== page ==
If you’ve been diagnosed with a trapezius strain, you’ll probably be advised to apply ice to the injured area and rest. You may also try ice and rest if you feel that you have a trapezius strain, but don’t think it’s serious enough to get a medical evaluation.

RICE (rest, ice, compression, elevation) is a good treatment system for ankles and knees, in particular, but compression and elevation aren’t always realistic for a trapezius strain.

A doctor may try to wrap your shoulder to compress the trapezius in order to reduce swelling. But this often isn’t necessary or practical, given that the injury may be in the middle of your upper back.

The goal of elevation is to reduce swelling at the injury site. This is accomplished by elevating the injury site above the level of the heart. But because the trapezius is already above the heart, you may not have to take any other steps other than elevating your head and shoulders somewhat while you sleep.

Kinesiology tape is a newer treatment for muscle strains. It’s a stretchy, elastic tape that’s placed on the skin over an injured muscle. The tape gently pulls the skin toward it, relieving pressure on the muscles and other tissue underneath. You may see basketball players, volleyball players, and other athletes sporting kinesiology tape during competitions. Though a relatively recent innovation, kinesiology has proven in some research to help relieve a trapezius strain.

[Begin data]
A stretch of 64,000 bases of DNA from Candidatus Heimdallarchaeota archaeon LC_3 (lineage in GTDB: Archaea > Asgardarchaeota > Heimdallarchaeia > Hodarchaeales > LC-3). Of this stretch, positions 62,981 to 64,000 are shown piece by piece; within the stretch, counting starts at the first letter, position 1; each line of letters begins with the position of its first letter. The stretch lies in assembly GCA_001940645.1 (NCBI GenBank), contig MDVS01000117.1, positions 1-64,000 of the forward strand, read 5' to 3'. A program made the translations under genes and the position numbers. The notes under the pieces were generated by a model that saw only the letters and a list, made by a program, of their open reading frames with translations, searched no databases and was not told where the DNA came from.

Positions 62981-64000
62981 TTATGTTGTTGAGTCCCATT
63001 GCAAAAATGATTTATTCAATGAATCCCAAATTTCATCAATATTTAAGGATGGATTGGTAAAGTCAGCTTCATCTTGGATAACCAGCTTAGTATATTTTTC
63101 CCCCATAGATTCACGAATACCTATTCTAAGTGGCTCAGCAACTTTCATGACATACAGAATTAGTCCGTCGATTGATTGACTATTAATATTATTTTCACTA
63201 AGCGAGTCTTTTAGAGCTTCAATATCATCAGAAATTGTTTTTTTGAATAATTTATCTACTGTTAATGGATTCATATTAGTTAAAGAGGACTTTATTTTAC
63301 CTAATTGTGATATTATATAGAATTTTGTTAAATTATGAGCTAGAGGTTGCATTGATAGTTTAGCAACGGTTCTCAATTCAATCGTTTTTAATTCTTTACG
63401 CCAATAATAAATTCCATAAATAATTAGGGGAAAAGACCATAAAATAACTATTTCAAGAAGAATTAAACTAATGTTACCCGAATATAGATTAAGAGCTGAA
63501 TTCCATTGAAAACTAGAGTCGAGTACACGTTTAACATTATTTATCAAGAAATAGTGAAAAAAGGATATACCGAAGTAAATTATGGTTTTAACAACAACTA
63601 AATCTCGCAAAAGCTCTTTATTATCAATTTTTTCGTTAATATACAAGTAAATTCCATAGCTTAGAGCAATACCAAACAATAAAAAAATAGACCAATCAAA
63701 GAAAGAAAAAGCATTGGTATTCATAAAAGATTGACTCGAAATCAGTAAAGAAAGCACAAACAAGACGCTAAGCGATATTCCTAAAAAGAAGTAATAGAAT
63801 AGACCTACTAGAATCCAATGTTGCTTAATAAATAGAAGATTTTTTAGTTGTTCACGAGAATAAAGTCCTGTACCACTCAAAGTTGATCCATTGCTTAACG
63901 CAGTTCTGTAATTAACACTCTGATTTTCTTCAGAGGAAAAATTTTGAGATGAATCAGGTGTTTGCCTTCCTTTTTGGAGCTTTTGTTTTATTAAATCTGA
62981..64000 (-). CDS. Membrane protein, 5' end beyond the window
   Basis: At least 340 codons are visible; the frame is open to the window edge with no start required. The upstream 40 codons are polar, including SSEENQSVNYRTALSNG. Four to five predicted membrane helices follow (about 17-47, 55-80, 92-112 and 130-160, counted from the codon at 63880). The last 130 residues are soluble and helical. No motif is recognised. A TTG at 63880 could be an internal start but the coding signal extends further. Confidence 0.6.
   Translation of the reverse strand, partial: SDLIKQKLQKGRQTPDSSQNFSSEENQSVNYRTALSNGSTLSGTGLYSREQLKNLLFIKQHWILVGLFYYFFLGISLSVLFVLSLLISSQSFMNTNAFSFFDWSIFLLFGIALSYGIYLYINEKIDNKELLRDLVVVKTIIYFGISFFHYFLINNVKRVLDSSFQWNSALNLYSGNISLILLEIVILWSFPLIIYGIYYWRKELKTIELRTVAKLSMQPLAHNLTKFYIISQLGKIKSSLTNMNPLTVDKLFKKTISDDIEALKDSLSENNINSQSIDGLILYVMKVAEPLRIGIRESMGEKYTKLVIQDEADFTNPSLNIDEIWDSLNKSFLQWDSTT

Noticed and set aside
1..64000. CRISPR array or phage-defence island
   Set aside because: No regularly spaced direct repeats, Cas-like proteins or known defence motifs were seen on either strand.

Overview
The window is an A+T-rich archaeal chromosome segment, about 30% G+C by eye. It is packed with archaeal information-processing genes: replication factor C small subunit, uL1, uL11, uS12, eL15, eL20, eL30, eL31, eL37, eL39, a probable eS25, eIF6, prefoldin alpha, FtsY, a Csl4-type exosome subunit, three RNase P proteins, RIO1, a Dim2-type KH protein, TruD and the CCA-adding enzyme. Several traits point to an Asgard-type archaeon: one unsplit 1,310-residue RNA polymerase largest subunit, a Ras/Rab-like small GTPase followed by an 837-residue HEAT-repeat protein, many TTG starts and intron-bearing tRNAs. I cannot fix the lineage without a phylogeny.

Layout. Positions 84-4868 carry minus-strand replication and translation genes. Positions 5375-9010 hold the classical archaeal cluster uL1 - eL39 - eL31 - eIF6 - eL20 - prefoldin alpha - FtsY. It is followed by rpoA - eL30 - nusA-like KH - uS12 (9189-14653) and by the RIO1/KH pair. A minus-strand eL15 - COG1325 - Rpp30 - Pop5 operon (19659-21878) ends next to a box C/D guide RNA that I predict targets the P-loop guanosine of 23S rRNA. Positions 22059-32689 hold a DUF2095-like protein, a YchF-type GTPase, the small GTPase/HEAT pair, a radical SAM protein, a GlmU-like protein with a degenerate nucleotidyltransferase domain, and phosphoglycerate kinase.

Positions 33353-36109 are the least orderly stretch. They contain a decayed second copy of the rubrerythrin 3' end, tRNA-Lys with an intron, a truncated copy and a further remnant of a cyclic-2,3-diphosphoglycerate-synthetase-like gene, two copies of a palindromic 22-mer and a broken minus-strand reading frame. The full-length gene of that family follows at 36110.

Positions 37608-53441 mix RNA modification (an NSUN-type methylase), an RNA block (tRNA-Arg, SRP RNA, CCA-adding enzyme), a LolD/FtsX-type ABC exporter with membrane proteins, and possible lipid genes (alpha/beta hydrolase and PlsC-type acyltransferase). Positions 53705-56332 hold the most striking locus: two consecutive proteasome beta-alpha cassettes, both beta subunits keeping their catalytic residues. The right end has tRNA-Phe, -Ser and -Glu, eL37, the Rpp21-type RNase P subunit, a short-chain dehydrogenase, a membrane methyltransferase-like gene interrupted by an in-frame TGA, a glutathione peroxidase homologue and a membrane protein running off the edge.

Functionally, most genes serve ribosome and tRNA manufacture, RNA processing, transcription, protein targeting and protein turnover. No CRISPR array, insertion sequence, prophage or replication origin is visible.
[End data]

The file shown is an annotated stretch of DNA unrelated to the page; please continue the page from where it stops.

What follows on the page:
When the injury goes beyond a strain and is a complete rupture of the muscle or tendon, surgery may be needed to repair the muscle or reattach a tendon to the bone or muscle from which it has detached.

Recovery timeline

Your recovery will depend upon the severity of the strain and how well it’s treated initially. If you rest the trapezius and ice it, a Grade 1 strain may take just two or three weeks to recover, while a more serious injury could require a couple of months.

Your doctor will probably advise you to ease your way back into your usual activities. Start with light activity and work your way up to your normal work or exercise routines.

Exercises for the trapezius

Stretching and strengthening exercises may help prevent future trapezius strains.

One simple trapezius stretch is done by looking straight ahead with your shoulder relaxed. Lower your right shoulder and bend your neck to the left, as though trying to touch your left shoulder with your left ear. Hold for 20 seconds, then slowly straighten your neck and do the same on the right side. Here are a few other stretches for you to try.

For strengthening the trapezius, try an exercise called a scapula setting. Lie on your stomach with a pillow or towel under your forehead for comfort, if you want. With your arms at your sides, pull your shoulder blades together and down as far as you can and hold for 10 seconds. Try performing 1 set of 10 repetitions, 3 times a week. Try these other exercises as well.

The takeaway

Once you have recovered from a trapezius strain, you’ll want to take a few precautions to help avoid a similar injury down the road. One of the most important injury prevention steps you can take is to properly warm up before exercise. A light jog or some calisthenics helps get blood circulating in your muscles. Warm-up exercises also loosen up your muscles so they’re less likely cramp or freeze when needed. A similar cooling down routine after a workout is also important.

Make trapezius stretching and strengthening exercises part of your usual routine, and be careful when exerting your arms and shoulders when lifting something heavy. A trapezius strain may sideline you for a few weeks, but a more serious muscle tear could limit the use of a shoulder or arm for months.